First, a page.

See How This Giant Spider Expertly Wraps Her Dragonfly Prey

Written by Sharon Parry
Published: November 26, 2023
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The dexterity of this black wood spider is remarkable. A large dragonfly had already gotten caught in her web, and she had killed it. Now, she is using her silk web to wrap it up so she can return to it later to eat it! She picks up strands of silk thread as she, produces them, and coils them around the dead insect. This spider is an expert at wrapping!

Watch the Incredible Clip Now

What Type of Spider Are Black Wood Spiders?

The scientific name for the black wood spider is Nephila kuhlii, a type of orb-weaving spider found in tropical India and Southeast Asia. They are also found in north Australia.

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Orb spiders are also sometimes called giant wood spiders or banana spiders. They are a member of the Araneidae group of spiders and build spiral wheel-shaped webs that can be spotted in fields, forests, and gardens. There are thousands of species of orb-weaving spiders occurring throughout the world.

Many build a new web daily, and most are most active during the evening.

These spiders have a structure called a spinneret on their abdomen, which is a silk-making organ. As we see in this clip, the silk is either pulled out by gravity or by the spider’s hind legs,

Do All Spiders Normally Make Webs?

Cardinal Spider, Scientific name Tegenaria Parietina sitting on its web, web in focus shot from the side

Not all spiders use webs to catch prey.

©Rav Kark/Shutterstock.com

No, not all spiders make webs to catch their prey. Some spiders use a ‘sit and wait’ method to catch their prey. They lurk in hiding places and then ambush their victims. Others actively pursue their prey by chasing after them! Also, some spiders invade other spiders’ webs to find food. These are sometimes referred to as pirate spiders. Some mimic the actions of a trapped insect to lure the web owner out and then attack!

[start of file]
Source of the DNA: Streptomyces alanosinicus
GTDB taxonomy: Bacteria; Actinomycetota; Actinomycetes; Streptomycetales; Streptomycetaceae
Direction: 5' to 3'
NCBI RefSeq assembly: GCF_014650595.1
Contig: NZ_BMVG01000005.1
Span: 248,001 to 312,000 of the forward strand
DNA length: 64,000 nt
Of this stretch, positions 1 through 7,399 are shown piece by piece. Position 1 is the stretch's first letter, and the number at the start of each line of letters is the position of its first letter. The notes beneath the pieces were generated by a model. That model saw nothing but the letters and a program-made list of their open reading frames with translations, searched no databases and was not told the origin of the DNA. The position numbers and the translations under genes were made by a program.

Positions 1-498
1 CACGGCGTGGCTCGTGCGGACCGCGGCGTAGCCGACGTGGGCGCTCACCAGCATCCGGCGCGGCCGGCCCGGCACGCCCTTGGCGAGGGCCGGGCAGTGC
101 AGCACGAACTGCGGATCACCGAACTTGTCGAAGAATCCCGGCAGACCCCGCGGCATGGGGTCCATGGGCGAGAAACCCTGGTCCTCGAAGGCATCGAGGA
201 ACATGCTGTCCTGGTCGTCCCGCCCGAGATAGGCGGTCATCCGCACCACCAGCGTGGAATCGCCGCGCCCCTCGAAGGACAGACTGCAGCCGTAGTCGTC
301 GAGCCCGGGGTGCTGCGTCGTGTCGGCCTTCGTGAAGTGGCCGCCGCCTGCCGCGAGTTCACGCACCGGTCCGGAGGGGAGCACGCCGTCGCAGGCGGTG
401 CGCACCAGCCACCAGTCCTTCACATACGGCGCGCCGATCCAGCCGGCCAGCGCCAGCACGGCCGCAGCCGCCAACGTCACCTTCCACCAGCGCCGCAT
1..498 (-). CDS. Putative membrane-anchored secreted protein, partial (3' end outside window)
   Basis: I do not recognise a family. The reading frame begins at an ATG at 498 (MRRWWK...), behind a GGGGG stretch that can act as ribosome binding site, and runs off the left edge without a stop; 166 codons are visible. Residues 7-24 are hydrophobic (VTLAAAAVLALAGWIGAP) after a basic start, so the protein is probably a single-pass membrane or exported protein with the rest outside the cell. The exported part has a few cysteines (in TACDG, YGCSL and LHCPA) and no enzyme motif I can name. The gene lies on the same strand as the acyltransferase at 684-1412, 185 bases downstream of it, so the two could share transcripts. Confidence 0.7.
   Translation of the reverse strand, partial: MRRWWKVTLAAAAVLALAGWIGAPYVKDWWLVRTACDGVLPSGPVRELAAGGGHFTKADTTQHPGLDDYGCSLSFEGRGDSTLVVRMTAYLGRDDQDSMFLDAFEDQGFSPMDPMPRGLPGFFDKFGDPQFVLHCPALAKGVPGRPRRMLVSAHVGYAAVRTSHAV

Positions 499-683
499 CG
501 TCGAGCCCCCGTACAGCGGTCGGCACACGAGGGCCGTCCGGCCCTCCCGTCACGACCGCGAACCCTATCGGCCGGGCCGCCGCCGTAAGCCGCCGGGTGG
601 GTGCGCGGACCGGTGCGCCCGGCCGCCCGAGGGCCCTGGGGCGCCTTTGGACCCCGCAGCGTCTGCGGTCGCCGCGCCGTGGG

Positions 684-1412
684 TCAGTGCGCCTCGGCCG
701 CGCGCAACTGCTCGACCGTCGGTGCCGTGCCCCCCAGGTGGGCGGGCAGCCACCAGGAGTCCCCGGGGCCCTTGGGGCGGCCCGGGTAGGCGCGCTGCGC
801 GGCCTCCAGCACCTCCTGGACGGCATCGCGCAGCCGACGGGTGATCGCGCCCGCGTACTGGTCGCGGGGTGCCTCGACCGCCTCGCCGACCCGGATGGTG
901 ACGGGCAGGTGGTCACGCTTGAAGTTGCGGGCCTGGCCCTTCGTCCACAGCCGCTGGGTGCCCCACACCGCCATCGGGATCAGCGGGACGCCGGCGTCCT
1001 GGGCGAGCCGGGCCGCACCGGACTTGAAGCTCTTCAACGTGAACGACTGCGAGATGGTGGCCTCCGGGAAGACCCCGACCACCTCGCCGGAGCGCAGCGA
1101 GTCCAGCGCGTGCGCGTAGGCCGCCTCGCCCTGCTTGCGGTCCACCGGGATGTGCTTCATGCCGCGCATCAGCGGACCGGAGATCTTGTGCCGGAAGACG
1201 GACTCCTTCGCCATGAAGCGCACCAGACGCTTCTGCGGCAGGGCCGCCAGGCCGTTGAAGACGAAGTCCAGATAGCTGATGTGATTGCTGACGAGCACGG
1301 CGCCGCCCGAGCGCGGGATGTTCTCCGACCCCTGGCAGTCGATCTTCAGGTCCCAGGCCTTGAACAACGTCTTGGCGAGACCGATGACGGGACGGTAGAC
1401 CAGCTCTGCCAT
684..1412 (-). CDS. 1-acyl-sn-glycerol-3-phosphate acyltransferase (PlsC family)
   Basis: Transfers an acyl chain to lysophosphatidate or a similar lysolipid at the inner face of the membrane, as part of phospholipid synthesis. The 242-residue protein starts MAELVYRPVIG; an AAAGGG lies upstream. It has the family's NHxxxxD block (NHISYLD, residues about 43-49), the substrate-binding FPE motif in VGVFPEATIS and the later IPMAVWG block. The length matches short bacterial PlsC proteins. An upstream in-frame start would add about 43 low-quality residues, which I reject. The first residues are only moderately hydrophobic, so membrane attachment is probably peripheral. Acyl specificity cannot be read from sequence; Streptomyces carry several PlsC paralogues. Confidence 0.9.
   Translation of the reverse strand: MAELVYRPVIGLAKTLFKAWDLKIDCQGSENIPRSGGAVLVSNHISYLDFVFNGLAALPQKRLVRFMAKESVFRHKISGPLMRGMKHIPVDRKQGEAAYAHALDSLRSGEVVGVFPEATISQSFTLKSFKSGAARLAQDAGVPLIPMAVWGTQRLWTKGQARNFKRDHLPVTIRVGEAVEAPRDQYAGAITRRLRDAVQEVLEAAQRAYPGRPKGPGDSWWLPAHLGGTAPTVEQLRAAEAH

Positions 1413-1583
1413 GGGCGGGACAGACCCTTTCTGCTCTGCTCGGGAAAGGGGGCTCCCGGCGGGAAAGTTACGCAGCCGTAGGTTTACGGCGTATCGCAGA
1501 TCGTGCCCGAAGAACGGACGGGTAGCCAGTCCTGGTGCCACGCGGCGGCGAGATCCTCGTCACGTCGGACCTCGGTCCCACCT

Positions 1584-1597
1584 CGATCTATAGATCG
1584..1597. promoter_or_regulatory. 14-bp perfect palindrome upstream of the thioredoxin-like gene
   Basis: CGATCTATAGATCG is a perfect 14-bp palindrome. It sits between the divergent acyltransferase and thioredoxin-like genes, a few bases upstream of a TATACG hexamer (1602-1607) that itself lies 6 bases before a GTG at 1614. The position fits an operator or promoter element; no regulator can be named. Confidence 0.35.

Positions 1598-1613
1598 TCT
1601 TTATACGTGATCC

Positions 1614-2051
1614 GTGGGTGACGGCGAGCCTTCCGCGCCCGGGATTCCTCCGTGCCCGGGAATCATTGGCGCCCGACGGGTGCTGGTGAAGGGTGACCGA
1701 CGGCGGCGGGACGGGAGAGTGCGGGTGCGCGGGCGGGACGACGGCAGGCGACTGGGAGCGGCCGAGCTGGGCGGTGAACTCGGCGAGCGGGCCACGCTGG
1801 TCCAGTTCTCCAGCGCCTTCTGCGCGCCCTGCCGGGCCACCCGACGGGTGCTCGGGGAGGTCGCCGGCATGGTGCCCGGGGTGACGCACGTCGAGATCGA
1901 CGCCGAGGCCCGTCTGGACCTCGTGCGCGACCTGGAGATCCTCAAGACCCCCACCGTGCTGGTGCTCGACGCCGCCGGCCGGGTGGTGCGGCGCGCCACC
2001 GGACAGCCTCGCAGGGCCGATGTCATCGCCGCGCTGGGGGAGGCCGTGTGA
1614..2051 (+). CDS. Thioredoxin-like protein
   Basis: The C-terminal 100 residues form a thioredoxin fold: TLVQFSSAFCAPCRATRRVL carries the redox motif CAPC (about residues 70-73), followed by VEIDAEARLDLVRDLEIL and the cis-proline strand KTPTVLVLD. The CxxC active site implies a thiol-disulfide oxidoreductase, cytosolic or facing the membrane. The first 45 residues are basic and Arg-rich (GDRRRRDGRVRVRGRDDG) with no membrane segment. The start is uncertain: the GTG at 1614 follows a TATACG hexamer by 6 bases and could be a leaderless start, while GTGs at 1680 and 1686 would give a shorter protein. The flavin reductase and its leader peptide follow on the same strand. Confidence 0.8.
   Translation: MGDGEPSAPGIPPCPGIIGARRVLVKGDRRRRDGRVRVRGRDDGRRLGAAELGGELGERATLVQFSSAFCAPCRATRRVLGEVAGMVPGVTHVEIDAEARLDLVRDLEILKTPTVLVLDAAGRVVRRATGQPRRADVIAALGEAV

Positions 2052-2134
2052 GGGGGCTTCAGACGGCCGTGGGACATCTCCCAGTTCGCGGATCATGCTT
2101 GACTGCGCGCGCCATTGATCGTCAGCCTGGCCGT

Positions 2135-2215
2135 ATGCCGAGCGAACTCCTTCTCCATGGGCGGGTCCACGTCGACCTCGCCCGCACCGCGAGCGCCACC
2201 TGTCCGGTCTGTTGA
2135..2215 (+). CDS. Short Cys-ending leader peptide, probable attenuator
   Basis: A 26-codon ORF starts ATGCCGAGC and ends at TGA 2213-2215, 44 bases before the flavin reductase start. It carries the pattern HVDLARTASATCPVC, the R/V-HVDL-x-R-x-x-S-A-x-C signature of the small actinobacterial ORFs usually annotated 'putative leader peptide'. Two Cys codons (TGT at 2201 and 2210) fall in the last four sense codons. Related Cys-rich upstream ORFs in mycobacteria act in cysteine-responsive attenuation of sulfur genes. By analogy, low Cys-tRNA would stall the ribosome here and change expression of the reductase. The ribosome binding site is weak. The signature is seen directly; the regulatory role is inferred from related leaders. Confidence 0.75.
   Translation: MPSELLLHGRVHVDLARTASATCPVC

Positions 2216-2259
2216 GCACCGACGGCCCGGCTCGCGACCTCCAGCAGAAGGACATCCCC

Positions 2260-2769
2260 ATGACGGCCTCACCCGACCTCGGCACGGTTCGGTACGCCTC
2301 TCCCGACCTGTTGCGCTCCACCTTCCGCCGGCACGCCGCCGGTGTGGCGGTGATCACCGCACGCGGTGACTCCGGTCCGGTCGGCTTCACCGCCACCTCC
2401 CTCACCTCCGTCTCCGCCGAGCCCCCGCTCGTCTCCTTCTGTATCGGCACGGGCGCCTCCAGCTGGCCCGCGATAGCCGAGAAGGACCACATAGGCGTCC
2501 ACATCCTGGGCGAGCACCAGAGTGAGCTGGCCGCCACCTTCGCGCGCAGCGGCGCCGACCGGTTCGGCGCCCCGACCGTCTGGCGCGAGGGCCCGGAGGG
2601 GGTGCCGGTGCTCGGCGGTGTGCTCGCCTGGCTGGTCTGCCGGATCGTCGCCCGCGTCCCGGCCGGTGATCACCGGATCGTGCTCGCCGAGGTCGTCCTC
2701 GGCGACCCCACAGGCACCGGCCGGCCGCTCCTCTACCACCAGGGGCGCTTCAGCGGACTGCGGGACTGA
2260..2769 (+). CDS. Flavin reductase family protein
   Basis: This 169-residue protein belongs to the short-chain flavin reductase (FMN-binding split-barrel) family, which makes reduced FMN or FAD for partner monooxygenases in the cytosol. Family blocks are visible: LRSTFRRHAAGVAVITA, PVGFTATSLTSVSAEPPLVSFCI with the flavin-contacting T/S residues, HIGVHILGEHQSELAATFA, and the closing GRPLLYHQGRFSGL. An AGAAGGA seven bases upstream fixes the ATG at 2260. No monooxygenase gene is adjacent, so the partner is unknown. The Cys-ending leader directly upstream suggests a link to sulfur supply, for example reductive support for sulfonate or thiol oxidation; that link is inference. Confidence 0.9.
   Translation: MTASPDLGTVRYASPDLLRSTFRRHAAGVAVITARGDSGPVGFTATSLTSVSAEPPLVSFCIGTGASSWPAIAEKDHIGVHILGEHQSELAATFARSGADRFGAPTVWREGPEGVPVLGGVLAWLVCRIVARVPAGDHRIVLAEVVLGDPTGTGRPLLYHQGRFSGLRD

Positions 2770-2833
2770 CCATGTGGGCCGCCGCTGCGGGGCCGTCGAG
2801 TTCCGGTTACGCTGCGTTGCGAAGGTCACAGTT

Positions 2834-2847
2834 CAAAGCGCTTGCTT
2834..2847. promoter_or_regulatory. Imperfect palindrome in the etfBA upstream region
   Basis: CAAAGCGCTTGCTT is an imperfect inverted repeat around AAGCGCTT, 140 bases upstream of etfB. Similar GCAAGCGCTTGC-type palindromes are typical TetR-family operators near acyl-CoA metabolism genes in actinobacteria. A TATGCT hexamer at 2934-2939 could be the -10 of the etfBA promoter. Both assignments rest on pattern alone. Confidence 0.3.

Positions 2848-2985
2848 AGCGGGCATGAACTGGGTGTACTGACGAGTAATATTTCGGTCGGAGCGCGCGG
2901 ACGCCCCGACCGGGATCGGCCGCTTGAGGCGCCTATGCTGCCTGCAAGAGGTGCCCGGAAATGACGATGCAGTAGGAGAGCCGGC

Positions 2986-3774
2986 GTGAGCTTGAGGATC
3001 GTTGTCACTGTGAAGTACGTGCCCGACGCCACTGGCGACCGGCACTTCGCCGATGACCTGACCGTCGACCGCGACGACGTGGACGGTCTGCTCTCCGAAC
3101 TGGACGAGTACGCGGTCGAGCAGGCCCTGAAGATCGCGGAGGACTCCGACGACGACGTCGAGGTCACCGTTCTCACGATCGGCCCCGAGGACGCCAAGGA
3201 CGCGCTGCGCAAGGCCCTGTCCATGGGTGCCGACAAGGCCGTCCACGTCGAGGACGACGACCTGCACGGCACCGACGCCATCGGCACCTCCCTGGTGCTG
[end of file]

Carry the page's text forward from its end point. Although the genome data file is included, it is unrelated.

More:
Is Spider Silk Just for Making Webs?

As we see in this clip, spiders do not just use their silk to make webs. They also use it to package up their prey so that they can eat it later. Other spiders use their silk to create molting platforms, and others use it to make retreats. Most spiders use their silk to wrap up their eggs. You have also probably seen spiders using their silk as a dragline. They anchor it to an object so it will not descend too far if it falls. They use the dragline to pull themselves back up into their original position. Spiderlings also use silk to create balloons to travel long distances.

The photo featured at the top of this post is © Natalie Gail/Shutterstock.com


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About the Author

Dr Sharon Parry is a writer at A-Z animals where her primary focus is on dogs, animal behavior, and research. Sharon holds a PhD from Leeds University, UK which she earned in 1998 and has been working as a science writer for the last 15 years. A resident of Wales, UK, Sharon loves taking care of her spaniel named Dexter and hiking around coastlines and mountains.

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